Saturday, September 7, 2019

Writers Facing Discouragement

by Tim Suddeth @TimSuddeth

I have been very blessed to be able to attend several writers’ conferences and meetings this year. It’s always fun to meet writers and hear about what their work.

But it is also easy to become intimated. Everyone I met was so smart, so gifted, so successful.

And me, not so much.

Oh, I have great ideas. My mind is full of stories if I could just get them on paper. However, when I try to write them down, well, who has the time? And it never comes out as good as it was in my head. Right?

I feel I am speaking to several different times in a person’s writing journey. 

To those in the beginning stage, when there is sooo much to learn and everyone else seems to have insights and connections that you don’t.

To those who haven’t had anything published in some time and you don’t know if you still can.

And to those who are finally getting published after so long, but your sales and platform aren’t like what you had hoped. Or like the other writers at your table.

I think I have the attention of lot you.

Now, let me let you onto a little secret. Just those in the click know this. Writing is hard. (Really surprised you there, huh?) Parts of it will get easier with practice and study, but there is always something new lurking just ahead. And when you let how you stack up against someone else be the standard for your success, you are asking for rough waters.

We all know better than to let the accomplishments of others get us discouraged. You can probably end this article with a Bible verse or platitude that’s better than any I can come up with. (See what I did there? Put myself down, didn’t I?)  Yet I see a lot of us letting this feeling of inadequacy keep us from writing. Even letting it steal the joy from the writing we do.

I would love to say you can fix this easily by buying my new booklet for just $9.99. But it’s not that easy, is it? There isn’t a onetime fix. Discouragement doesn’t hit once and go away. It’s always lurking nearby, waiting for its next opportunity, for when we feel down or weak.

But the good thing about discouragement (what?) is that it never has the final say. You always have the opportunity to prove it wrong. Get up off the mat. The only way discouragement wins is if you quit. It can hurt and delay, but it can never beat you. Only you get to decide when to quit. And with God, well, I like your chances if you stay in the game.

That doesn’t mean you will outsell or outwrite your friend. That probably isn’t what God called you to do anyway.

I remember when I felt called to go to seminary. Our megachurch had been going through a trial of growth and possibly losing our very charismatic pastor. For a time they left the sanctuary open on Saturday nights for individuals to come and pray. I was sitting in the large, empty auditorium thinking about the pastor and how I could never measure up to him. In the silence, I heard very clearly, I didn’t call you to be another Dr. Brown. I called you to be you.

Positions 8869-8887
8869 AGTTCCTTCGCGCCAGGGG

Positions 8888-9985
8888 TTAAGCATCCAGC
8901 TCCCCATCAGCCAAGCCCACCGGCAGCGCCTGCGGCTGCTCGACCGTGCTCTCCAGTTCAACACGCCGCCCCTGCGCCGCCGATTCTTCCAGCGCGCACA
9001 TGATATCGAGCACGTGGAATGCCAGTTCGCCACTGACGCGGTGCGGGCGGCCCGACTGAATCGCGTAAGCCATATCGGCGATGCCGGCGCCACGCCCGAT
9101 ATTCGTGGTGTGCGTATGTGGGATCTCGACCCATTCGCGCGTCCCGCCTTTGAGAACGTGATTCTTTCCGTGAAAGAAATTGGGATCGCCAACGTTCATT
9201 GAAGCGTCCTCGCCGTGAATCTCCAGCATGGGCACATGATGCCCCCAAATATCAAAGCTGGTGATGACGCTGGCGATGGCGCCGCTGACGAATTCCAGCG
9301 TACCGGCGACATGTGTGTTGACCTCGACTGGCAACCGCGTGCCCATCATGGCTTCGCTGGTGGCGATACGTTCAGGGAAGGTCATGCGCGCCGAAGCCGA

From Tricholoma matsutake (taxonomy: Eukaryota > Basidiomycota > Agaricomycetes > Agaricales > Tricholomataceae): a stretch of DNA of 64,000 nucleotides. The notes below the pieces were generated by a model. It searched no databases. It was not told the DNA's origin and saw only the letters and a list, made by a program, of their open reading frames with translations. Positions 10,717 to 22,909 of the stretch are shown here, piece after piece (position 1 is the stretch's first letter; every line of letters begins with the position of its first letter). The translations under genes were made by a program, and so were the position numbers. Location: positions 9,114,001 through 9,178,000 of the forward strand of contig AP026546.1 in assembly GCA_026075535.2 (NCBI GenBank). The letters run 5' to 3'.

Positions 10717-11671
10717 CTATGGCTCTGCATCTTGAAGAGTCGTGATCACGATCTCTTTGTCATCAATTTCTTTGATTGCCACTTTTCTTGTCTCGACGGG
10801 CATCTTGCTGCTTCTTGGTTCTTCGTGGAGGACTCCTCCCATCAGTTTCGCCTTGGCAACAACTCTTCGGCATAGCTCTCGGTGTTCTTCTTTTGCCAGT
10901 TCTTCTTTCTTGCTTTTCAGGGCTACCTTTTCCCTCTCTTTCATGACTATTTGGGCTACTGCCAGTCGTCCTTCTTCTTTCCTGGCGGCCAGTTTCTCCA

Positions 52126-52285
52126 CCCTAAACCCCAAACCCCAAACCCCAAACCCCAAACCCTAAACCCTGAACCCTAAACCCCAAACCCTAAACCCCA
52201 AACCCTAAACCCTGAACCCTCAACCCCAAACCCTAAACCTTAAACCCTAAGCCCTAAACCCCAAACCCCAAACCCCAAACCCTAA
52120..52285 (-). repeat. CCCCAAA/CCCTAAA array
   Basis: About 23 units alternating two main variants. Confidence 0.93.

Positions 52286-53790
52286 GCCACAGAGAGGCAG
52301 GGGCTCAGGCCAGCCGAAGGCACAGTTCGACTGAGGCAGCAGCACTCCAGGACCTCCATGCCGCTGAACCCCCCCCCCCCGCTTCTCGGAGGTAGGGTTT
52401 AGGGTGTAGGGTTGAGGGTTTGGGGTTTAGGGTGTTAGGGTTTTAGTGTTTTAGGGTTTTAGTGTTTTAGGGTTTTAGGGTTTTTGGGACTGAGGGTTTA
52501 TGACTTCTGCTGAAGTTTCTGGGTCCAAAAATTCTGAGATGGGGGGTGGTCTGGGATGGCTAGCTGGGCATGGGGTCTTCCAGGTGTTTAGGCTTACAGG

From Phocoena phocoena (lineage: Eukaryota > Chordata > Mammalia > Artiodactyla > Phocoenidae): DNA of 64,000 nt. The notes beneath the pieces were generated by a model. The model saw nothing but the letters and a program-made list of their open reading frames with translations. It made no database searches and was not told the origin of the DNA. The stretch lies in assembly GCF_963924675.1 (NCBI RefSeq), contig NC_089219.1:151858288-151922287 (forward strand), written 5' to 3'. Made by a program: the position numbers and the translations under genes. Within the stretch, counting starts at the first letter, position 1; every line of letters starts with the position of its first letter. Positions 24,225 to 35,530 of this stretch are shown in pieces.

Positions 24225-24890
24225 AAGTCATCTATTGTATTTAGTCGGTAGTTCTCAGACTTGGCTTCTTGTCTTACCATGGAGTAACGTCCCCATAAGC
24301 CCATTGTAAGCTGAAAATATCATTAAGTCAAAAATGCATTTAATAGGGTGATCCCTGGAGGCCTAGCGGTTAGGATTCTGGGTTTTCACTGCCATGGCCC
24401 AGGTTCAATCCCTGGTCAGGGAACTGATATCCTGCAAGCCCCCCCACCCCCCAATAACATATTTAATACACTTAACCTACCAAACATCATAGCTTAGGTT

Not another Max Lucado. Not another Lee Child. Or my friend with the new article or book. But me.

There are times when I know not to argue.


Tim Suddeth is a stay-at-home dad and butler for his wonderful, adult son with autism. He has written numerous blogs posts, short stories, and three novels waiting for publication. He is a frequent attendee at writers’ conferences, including the Blue Ridge Mountain Christian Writers Conference and a member of Word Weavers and ACFW. He lives near Greenville, SC where he shares a house with a bossy Shorky and three too-curious Persians. You can find him on Facebook, Twitter, or at


  1. Thank you. I really need this. I'm feeling very overwhelmed right now.

  2. Tim, thank you for this timely post. Words I needed to hear today.

  3. Best ever Tim Suddeth post. Thanks for the timely reminder that we are EXACTLY where our Maker wants us to be. Your post was like an energy drink.
    Jay Wright
    Anderson, SC

  4. Amen Mr. Tim. I've had that same conversation with God. I have learned to measure myself against no one but myself, and Jesus Christ of course. If my writing gets better, if my platform increases, then that's all "gravy." If I help get God's word out in the public eye more; if I exhibit Him in my life more, then I am making an impact for His kingdom. I don't think we can ever do better that that my friend. In the meantime, I'm finding peace with just being "the best me I can be." God's blessings sir. What a great post!

  5. It is so easy to get discouraged, and very hard to know what God really wants from us. For the writer of faith, it comes naturally to second-guess oneself and ponder whether we are doing his will or catering to the ego. Thanks for the uplifting words.